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Original Contribution
February 2010

Effects of Intensive Medical Therapy on Microemboli and Cardiovascular Risk in Asymptomatic Carotid Stenosis

Author Affiliations

Author Affiliations: Stroke Prevention and Atherosclerosis Research Centre (Drs Spence, Tamayo, Muñoz, Hackam, Bogiatzi and Klein; and Mss Coates, DiCicco, and DesRoches), Immunology Laboratory (Dr Madrenas), and Blackburn Laboratory in Genetics of Atherosclerosis (Dr Hegele), Robarts Research Institute; and Schulich School of Medicine and Dentistry, University of Western Ontario (Drs Spence, Li, Hackam, Madrenas, Klein, and Hegele), London, Ontario, Canada; Brandon Regional Health Centre, Brandon, Manitoba, Canada (Dr Tamayo); and Medical School, Democritus University of Thrace, Alexandroupolis, Greece (Dr Bogiatzi).

Arch Neurol. 2010;67(2):180-186. doi:10.1001/archneurol.2009.289

Objective  To assess the effect of more intensive medical therapy on the rate of transcranial Doppler (TCD) microemboli and cardiovascular events in patients with asymptomatic carotid stenosis (ACS).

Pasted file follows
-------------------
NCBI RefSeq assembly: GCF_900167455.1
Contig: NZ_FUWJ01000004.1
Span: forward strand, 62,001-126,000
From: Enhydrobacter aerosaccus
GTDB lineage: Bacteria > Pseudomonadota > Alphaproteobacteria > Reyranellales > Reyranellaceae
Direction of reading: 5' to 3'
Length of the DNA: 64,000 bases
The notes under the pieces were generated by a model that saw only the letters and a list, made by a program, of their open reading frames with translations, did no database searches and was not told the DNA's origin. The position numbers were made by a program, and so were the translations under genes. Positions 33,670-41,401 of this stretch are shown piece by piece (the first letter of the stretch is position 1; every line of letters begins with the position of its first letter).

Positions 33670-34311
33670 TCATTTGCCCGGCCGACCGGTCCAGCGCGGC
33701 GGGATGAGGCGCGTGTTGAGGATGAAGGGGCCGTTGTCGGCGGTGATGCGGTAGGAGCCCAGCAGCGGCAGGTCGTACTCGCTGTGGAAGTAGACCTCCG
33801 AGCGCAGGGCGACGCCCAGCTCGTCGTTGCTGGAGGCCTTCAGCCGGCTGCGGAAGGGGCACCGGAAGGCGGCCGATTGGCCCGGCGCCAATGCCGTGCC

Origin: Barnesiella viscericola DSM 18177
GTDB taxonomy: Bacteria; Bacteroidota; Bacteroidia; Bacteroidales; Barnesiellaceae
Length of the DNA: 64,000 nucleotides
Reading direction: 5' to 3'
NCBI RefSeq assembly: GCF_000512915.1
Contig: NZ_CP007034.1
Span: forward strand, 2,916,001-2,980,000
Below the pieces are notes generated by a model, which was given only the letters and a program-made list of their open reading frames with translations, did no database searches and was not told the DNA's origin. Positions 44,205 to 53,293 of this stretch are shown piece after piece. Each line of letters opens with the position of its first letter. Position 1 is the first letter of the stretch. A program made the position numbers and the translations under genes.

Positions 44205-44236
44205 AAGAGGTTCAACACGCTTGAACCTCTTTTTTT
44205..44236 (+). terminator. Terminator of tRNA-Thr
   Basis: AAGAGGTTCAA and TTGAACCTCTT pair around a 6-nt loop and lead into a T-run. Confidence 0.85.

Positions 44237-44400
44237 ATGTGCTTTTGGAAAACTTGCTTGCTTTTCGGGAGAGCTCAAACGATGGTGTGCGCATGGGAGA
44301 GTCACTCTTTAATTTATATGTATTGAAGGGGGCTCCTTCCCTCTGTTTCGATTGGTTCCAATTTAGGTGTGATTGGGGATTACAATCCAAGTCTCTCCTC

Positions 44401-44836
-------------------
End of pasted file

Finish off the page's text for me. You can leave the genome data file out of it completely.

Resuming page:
Design  A prospective study.

Setting  A teaching hospital.

Patients  Four hundred sixty-eight patients with ACS greater than 60% by Doppler peak velocity.

Main Outcome Measures  We compared (1) the proportion of ACS patients who had microemboli on TCD, (2) cardiovascular events, (3) rate of carotid plaque progression, and (4) baseline medical therapy, before and since 2003.

Results  Among 468 ACS patients, 199 were enrolled between January 1, 2000, and December 31, 2002; and 269 were enrolled between January 1, 2003, and July 30, 2007. Microemboli were present in 12.6% before 2003 and 3.7% since 2003 (P < .001). The decline in microemboli coincided with better control of plasma lipids and slower progression of carotid total plaque area. Since 2003, there have been significantly fewer cardiovascular events among patients with ACS: 17.6% had stroke, death, myocardial infarction, or carotid endarterectomy for symptoms before 2003, vs 5.6% since 2003 (P < .001). The rate of carotid plaque progression in the first year of follow-up has declined from 69 mm2 (SD, 96 mm2) to 23 mm2 (SD, 86 mm2) (P < .001).

Conclusions  Cardiovascular events and microemboli on TCD have markedly declined with more intensive medical therapy. Less than 5% of patients with ACS now stand to benefit from revascularization; patients with ACS should receive intensive medical therapy and should only be considered for revascularization if they have microemboli on TCD.